6. Individual Experiments. Finally, the best process may vary dramatically from individual to individual. This is obvious in extreme cases, such as people with extreme fatigue who can only work a few hours a day (if this is you, focus on addressing your fatigue first). So pay attention to yourself. Test what works for you.
I wrote up the results of a simple experiment I did on myself here. TLDR; I did one hour of deep work each day for two days, then two days of four hours each, and finally two days of eight hours each. I spend the entire 26 hours writing, and tracked how many words I wrote each hour to calculate the diminishing returns to big blocks.
You can fairly easily do a similar experiment to play with your personal limits.
If you want to do more, here are some other experiments you might find valuable:
Remember that feeling productive and actually accomplishing valuable work might be separate. If you don’t already, you may need to track how much you work and your goals/output so you have a baseline for what you get done before you can meaningfully run experiments. Rough metrics are fine—reducing uncertainty is better than throwing your hands up. If you’re not sure what output to measure, here are some ideas: time spent on priorities, deep work time, writing pace and quality, novel ideas, difficulty of problem you can solve, amount of coding or bugs, emails answered. These are all rough, so try a couple and see which feel like they’re correlated with what you care about.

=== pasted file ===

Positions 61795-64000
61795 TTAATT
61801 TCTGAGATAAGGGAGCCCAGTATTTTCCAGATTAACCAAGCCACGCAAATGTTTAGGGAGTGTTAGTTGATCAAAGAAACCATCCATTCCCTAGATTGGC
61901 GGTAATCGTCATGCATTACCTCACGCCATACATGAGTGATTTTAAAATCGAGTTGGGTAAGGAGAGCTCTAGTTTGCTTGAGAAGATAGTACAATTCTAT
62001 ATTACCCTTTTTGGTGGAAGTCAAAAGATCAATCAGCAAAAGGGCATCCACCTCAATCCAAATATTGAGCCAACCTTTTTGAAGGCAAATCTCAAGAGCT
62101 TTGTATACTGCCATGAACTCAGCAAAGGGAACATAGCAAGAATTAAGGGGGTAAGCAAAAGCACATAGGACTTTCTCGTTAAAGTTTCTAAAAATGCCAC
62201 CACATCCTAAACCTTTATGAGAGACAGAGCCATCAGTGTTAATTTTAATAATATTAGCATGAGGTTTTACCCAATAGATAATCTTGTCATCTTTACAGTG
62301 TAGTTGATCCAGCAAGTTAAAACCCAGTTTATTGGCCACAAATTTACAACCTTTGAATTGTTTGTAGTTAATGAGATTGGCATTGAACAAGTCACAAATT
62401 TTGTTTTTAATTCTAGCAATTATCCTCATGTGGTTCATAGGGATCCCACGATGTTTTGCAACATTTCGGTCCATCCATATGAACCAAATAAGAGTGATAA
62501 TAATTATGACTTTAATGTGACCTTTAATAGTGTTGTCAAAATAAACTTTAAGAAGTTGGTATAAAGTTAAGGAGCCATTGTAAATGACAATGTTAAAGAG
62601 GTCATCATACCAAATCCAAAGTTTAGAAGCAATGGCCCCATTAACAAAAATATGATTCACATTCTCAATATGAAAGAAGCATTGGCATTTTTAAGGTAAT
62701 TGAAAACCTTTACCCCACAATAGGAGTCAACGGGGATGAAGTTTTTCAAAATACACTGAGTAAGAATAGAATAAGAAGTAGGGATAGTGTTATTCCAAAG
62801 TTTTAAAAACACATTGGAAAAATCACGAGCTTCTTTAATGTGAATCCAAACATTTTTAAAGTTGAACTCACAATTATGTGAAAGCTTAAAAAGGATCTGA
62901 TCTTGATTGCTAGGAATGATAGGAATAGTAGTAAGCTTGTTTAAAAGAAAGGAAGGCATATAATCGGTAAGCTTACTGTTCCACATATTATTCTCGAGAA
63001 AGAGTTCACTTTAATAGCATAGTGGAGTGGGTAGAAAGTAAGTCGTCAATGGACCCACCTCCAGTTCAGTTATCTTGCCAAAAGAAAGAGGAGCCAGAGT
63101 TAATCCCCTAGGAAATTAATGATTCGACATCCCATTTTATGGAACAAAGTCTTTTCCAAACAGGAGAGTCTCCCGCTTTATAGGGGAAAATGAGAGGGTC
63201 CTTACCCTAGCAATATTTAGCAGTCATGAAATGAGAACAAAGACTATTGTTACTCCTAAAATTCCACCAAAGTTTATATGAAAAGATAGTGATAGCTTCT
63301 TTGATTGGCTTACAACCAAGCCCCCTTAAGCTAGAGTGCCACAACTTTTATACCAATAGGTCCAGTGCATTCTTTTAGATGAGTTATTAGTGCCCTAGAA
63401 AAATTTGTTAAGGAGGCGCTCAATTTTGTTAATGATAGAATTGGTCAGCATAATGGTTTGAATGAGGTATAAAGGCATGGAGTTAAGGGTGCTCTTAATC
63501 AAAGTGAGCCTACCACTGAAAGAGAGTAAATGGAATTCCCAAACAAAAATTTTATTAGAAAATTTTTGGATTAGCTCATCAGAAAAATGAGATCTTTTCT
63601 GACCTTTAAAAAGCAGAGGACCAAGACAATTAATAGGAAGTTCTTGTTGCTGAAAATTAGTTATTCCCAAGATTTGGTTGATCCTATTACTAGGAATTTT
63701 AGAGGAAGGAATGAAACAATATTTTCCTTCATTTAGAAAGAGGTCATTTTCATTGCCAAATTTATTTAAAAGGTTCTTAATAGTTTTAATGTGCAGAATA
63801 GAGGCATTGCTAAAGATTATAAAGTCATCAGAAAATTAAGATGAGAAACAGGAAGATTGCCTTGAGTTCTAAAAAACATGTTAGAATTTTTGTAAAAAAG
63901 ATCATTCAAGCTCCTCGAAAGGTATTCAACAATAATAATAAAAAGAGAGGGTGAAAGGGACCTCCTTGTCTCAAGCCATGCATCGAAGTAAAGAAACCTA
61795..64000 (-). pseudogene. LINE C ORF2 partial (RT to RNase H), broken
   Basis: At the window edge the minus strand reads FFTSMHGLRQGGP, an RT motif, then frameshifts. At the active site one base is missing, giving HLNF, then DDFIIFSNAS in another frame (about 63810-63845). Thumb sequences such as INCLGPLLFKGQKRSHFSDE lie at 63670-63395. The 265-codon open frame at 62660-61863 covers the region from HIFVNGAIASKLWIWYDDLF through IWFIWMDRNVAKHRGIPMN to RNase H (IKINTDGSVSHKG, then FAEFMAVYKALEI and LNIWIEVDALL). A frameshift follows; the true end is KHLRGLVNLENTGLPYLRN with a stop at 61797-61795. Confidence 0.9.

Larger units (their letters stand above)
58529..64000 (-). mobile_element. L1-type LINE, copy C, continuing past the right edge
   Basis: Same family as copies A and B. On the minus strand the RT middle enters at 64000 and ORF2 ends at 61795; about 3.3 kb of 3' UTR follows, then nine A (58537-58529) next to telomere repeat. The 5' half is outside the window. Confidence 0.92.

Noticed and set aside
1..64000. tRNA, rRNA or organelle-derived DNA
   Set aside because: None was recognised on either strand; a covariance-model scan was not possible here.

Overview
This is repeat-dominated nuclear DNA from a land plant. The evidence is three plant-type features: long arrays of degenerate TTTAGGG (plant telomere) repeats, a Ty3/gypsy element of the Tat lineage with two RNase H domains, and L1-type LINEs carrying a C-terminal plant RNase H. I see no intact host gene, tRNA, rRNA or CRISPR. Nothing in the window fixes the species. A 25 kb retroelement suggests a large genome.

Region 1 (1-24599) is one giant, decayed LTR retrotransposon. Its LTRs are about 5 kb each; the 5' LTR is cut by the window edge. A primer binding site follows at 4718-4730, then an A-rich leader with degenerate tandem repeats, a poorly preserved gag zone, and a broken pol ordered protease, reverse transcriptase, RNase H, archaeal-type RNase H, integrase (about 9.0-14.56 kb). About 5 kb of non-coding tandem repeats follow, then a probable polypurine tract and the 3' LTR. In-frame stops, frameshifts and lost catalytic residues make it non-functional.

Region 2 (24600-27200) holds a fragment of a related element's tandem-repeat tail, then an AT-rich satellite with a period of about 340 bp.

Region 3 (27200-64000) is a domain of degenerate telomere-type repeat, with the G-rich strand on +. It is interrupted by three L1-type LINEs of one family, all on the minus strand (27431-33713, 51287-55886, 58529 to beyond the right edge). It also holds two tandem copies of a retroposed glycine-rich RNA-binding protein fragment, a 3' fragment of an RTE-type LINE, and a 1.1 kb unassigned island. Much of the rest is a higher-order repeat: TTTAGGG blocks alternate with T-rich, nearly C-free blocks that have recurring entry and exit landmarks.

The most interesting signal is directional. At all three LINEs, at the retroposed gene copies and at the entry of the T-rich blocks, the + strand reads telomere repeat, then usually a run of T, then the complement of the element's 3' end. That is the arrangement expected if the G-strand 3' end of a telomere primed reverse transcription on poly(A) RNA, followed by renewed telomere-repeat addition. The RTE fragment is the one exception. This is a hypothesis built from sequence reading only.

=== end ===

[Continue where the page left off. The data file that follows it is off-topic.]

Does having a full day off once a week help? Do you see a noticeable difference when you take a day off with zero work vs still checking email, etc.?
Energy and focus also often change throughout the day—is there a particular schedule that works well for you? Are you more likely to get high quality, focused work done in the morning, afternoon, or evening? I estimate I’m about four times more productive in my peak work sessions than when I’m tired, which I know because I track my working time on Toggl.com and evaluated my writing output from a few blocks of time spent writing when I felt tired and when I felt energized.
Are breaks, walks, or naps helpful? In particular, taking breaks to check you’re working efficiently is a good way to avoid wasting big blocks of time. E.g. pause every hour to check that you used the time to push forward your priority with the least wasted motion possible. If not, then make a better plan for the next hour to nail your goal.
Do you need bigger breaks periodically? If you push yourself for a while, do you hit a wall and need to take a few days to recharge? If so, what does it feel like when you hit a wall and what ways are best for you to recharge?
And remember, you’re finding what works for you here.